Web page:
Skip dessert? On Christmas? No way.

    Well, I wouldn't necessarily, but it is an option. It's all about choices. I would totally skip dessert for an extra (or so) serving of stuffing on Thanksgiving :blush:

    I wouldn't skip desert on Christmas, but I am going to try to skip desert on all the days surrounding Christmas. All those leftover goodies laying around for days are the real issue for me.

    Me too. For whatever reason, this year it's been hard for me to stick to moderation. Probably because there's been a million family events already. So, I'm starting to cut things out entirely until the season is over. First time in a long time it's been difficult to manage.
  • AskTracyAnnK28
    AskTracyAnnK28 Posts: 2,834 Member
    Listen - I went 'balls out' on Thanksgiving and still lost 1.6 pounds that week so don't make yourself crazy over it. Christmas is once a year :)
  • ndj1979
    ndj1979 Posts: 29,145 Member
    khol1 wrote: »
    The main course.

    I always overload with meat and veg, and I don't want to use up all my calorie intake on one meal. :neutral_face:

    what's wrong with meat and vegetables..????

    plus, it is one day out of the year. Why don't you just eat what you like?
  • ndj1979
    ndj1979 Posts: 29,145 Member
    The big problem with holiday dinner stuff isn't the dinner, it's the desserts. And it's not even the "desserts" (after dinner), it's the _leftover_ desserts that end up getting pigged-on for the next week or so.

    So the best tactic: get one pie or cake, or enough for everybody to have some. Not pie and cake and three different kinds of each plus five types of cookies and few quarts of ice cream. And give away whatever's left to visitors. Prepare the right amount for one meal, no more, which is a good guideline for food prep. anyways.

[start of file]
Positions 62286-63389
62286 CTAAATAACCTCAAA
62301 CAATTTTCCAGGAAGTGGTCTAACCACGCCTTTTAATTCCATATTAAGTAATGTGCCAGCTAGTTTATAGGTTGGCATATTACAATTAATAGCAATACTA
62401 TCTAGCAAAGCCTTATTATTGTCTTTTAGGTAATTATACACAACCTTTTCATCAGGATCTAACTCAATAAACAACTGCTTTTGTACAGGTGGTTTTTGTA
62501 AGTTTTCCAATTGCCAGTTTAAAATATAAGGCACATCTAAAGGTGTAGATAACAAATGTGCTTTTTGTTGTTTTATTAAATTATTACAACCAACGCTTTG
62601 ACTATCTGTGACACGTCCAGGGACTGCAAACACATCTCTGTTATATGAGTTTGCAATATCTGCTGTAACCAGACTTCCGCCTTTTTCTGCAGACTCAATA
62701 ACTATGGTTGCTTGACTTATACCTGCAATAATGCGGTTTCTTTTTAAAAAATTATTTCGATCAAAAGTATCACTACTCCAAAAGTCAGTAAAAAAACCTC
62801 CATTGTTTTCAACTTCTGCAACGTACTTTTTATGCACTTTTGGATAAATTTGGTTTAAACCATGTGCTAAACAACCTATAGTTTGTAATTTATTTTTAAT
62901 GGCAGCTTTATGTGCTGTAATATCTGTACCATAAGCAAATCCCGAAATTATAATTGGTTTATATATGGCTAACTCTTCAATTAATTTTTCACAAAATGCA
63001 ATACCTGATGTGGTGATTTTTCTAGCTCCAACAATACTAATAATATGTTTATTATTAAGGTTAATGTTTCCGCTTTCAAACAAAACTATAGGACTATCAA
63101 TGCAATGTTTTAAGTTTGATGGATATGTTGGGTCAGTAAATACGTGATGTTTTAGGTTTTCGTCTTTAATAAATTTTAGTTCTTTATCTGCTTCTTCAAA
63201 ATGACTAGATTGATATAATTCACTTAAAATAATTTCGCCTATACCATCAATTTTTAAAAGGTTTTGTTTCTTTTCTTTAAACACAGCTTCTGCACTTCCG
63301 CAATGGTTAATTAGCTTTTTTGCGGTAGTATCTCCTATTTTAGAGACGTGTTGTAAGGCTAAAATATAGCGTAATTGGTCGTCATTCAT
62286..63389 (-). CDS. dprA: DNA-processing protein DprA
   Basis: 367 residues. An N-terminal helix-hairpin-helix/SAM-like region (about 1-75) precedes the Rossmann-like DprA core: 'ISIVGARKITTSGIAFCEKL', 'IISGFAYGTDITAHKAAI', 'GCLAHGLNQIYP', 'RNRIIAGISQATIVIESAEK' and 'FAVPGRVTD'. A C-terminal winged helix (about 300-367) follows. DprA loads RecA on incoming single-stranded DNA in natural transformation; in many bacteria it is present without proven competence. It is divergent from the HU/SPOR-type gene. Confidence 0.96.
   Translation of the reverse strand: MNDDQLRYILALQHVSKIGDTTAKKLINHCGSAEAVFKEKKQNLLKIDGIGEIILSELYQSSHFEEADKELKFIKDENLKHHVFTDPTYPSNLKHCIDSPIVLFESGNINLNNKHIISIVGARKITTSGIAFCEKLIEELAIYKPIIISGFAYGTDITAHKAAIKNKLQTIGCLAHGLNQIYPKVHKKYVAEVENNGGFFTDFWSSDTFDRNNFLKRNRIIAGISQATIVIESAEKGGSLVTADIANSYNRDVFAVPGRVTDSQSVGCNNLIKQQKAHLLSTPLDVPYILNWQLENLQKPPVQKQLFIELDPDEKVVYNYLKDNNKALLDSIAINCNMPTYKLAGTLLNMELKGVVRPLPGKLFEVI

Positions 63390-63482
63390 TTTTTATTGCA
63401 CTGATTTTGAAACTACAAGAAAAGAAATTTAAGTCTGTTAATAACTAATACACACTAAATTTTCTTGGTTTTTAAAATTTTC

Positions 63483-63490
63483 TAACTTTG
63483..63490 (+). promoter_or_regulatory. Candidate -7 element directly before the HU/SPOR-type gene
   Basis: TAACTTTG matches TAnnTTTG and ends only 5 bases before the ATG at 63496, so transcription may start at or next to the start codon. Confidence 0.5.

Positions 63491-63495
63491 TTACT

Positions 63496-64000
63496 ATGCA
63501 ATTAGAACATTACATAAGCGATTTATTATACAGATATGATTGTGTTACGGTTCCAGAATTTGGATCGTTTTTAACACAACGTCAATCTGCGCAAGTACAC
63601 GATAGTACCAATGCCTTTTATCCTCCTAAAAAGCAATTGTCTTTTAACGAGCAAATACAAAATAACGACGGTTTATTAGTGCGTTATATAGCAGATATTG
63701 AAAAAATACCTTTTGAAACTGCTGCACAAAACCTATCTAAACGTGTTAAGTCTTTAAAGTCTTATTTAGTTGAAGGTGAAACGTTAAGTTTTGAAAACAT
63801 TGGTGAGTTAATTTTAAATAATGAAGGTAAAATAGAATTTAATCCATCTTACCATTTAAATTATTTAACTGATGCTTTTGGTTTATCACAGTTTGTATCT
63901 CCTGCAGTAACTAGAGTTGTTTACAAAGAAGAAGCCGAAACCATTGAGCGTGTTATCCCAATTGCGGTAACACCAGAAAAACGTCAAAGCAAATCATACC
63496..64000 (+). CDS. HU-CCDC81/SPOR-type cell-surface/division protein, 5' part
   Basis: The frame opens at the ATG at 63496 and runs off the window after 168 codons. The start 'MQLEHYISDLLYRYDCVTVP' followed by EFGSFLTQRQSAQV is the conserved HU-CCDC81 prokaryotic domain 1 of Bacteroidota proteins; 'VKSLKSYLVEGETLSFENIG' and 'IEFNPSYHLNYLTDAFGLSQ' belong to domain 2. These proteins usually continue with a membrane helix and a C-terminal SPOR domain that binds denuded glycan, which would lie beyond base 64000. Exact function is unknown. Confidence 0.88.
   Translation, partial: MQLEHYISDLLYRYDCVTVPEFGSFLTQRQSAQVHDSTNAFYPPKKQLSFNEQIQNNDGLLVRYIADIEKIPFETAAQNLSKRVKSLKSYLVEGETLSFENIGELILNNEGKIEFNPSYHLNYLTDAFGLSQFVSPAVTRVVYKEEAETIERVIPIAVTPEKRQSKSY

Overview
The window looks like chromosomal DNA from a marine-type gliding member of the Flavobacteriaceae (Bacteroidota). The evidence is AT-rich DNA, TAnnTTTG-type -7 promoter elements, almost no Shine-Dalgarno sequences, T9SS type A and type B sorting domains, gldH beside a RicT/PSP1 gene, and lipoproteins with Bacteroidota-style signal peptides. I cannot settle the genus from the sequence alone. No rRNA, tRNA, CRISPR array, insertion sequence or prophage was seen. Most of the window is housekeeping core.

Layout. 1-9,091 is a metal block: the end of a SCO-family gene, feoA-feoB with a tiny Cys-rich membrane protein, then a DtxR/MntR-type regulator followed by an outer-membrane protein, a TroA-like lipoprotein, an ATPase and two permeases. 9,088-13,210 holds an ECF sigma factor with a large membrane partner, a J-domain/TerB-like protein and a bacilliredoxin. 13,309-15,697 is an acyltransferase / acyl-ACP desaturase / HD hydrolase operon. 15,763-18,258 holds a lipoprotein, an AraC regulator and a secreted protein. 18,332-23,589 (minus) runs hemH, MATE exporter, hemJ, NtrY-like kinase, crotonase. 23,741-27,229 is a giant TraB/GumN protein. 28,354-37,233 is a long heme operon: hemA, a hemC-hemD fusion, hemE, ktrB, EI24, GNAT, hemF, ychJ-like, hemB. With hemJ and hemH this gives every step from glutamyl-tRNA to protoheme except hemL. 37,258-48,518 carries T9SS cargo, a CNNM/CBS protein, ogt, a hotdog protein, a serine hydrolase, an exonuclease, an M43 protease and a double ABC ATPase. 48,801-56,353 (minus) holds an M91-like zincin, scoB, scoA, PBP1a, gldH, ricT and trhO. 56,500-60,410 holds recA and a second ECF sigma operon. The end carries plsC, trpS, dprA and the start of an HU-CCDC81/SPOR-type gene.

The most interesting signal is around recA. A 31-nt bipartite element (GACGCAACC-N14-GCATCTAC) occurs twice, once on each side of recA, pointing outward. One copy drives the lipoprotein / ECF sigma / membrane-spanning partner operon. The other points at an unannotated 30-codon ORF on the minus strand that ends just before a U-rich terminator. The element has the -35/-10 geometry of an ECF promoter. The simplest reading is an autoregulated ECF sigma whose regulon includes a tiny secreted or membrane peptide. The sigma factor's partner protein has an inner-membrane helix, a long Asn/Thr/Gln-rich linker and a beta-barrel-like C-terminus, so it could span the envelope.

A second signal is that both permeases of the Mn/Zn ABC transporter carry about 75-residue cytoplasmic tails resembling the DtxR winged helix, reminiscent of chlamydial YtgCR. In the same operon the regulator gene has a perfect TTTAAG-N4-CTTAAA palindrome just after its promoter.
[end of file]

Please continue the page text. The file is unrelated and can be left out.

pie is never a problem....
  • I have bought the works for Christmas - and I've baked mince pies, sausage rolls and god alone knows what else. Biscuits, chocolates - you name it, it will be in my house. I am going to give myself a break for a week then get straight back on it on New Year's Day. Diet at Christmas? I don't think so!
  • NerdieMcChub
    NerdieMcChub Posts: 153 Member
    I'm not worrying about the Christmas foods myself. To me, it's a time for family and get togethers with celebrating. I'm going to eat the same foods as normal, just less of them. I don't think that the foods are so bad really anyway. Instead of regular mashed potatoes, try sweet potatoes? Instead of ham, maybe do a chicken and have white meat. Instead of pie, have some fruit salad.